Assessment of Prevalence and Factors Associated with Malnutrition Among Under-five Children in West Shoa Zone, Oromia Region, Ethiopia
American Journal of Health Research
Volume 7, Issue 5, September 2019, Pages: 59-66
Received: Jul. 1, 2019;
Accepted: Jul. 23, 2019;
Published: Aug. 8, 2019
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Tsegaye Benti Muse, Department of Public Health, Ambo University, Ambo, Ethiopia
Meseret Ifa Wanjo, Department of Public Health, Ambo University, Ambo, Ethiopia
Elias Teferi Bala, Department of Public Health, Ambo University, Ambo, Ethiopia
Habtamu Oljira Desta, Department of Public Health, Ambo University, Ambo, Ethiopia
Malnutrition is a primary cause of child mortality and morbidity in developing countries, particularly during the first 5 years of life. Worldwide, under nutrition contributes to one third of under-five deaths which also plays a significant role as an underlying cause for growth problem in 230 million children and severe wasting in 50 million children. Hence, the aim of this study was to determine the prevalence and factors associated with malnutrition among under-five year children in West Shoa Zone, Ethiopia. Institution based cross-sectional study was conducted on 374 under-five year children. Systematic random sampling was utilized to include study subjects into the study. Data were collected by using pre-tested structured questionnaire. The data were entered into epi data and transferred into SPSS and World Health Organization Anthro software for analysis. In order to identify significant predictors of malnutrition both bivariate and multivariable logistic regression models were used. The prevalence of stunting, underweight and wasting were 40%, 24.9% and 13.8% respectively. Magnitude of wasting and underweight was higher for female children while stunting was higher for male children. In addition, malnutrition was more prevalent among rural children than urban dwellers. Antenatal care attendance was predictor of wasting whereas place of residence and growth monitoring were found to be predictors of stunting. In conclusion stunting was more prevalent among study subjects and antenatal care attendance, place of residence and growth monitoring were variables that showed significant association with malnutrition. Hence, there is a need to implement nutritional interventions in the study area giving priority to these identified factors.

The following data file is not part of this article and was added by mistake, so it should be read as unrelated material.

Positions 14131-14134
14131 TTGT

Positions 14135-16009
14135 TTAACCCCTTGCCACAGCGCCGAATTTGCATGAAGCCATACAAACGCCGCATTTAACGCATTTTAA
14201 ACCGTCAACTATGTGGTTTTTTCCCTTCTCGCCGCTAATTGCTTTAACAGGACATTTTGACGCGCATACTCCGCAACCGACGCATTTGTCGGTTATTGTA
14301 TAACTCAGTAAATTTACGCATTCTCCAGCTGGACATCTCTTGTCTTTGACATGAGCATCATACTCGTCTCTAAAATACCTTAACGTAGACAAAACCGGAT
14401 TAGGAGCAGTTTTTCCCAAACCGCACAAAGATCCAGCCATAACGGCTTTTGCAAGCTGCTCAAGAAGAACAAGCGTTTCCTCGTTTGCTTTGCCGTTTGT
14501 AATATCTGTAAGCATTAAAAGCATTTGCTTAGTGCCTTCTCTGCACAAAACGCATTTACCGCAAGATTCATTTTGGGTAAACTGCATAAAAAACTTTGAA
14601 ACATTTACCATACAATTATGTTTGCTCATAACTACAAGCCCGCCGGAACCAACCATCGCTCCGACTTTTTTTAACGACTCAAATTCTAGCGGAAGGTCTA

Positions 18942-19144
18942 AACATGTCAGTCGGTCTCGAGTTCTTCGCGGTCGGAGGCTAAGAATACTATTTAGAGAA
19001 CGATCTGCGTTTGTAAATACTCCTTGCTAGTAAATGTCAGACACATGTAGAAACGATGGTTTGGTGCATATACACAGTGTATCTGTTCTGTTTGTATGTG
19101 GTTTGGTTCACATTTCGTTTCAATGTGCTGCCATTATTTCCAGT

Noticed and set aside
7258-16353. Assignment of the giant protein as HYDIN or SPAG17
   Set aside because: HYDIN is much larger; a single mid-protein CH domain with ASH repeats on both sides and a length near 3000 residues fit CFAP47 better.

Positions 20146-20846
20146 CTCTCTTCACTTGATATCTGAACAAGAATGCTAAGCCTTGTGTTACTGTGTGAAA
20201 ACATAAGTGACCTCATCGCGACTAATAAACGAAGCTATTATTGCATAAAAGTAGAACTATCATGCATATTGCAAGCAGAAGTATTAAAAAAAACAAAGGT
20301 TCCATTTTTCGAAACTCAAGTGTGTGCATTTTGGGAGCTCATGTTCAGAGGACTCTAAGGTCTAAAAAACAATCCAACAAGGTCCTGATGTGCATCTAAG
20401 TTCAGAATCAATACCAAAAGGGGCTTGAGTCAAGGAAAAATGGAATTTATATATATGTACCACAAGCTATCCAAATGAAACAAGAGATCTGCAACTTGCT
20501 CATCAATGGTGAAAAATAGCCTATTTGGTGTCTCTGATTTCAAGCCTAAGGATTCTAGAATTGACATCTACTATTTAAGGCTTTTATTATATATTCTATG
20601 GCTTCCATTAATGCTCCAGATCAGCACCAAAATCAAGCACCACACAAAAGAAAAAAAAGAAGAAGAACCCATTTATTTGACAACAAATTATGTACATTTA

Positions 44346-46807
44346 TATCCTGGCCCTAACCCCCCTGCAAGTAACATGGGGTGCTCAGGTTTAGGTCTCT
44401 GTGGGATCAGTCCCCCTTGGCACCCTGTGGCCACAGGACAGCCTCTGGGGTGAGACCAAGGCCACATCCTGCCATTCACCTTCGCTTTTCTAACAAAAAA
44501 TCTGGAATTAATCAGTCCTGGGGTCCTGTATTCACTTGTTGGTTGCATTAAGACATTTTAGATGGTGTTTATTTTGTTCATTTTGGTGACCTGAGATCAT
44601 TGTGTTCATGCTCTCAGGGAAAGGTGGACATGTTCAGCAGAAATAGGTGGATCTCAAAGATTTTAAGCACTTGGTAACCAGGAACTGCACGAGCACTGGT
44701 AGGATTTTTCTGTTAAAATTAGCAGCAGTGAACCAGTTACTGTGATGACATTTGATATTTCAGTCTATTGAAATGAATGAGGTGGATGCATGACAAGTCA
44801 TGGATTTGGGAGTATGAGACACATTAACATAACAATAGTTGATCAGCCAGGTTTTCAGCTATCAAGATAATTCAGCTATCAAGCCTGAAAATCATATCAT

Tsegaye Benti Muse,
Meseret Ifa Wanjo,
Elias Teferi Bala,
Habtamu Oljira Desta,
Assessment of Prevalence and Factors Associated with Malnutrition Among Under-five Children in West Shoa Zone, Oromia Region, Ethiopia, American Journal of Health Research.
Vol. 7, No. 5,
2019, pp. 59-66.
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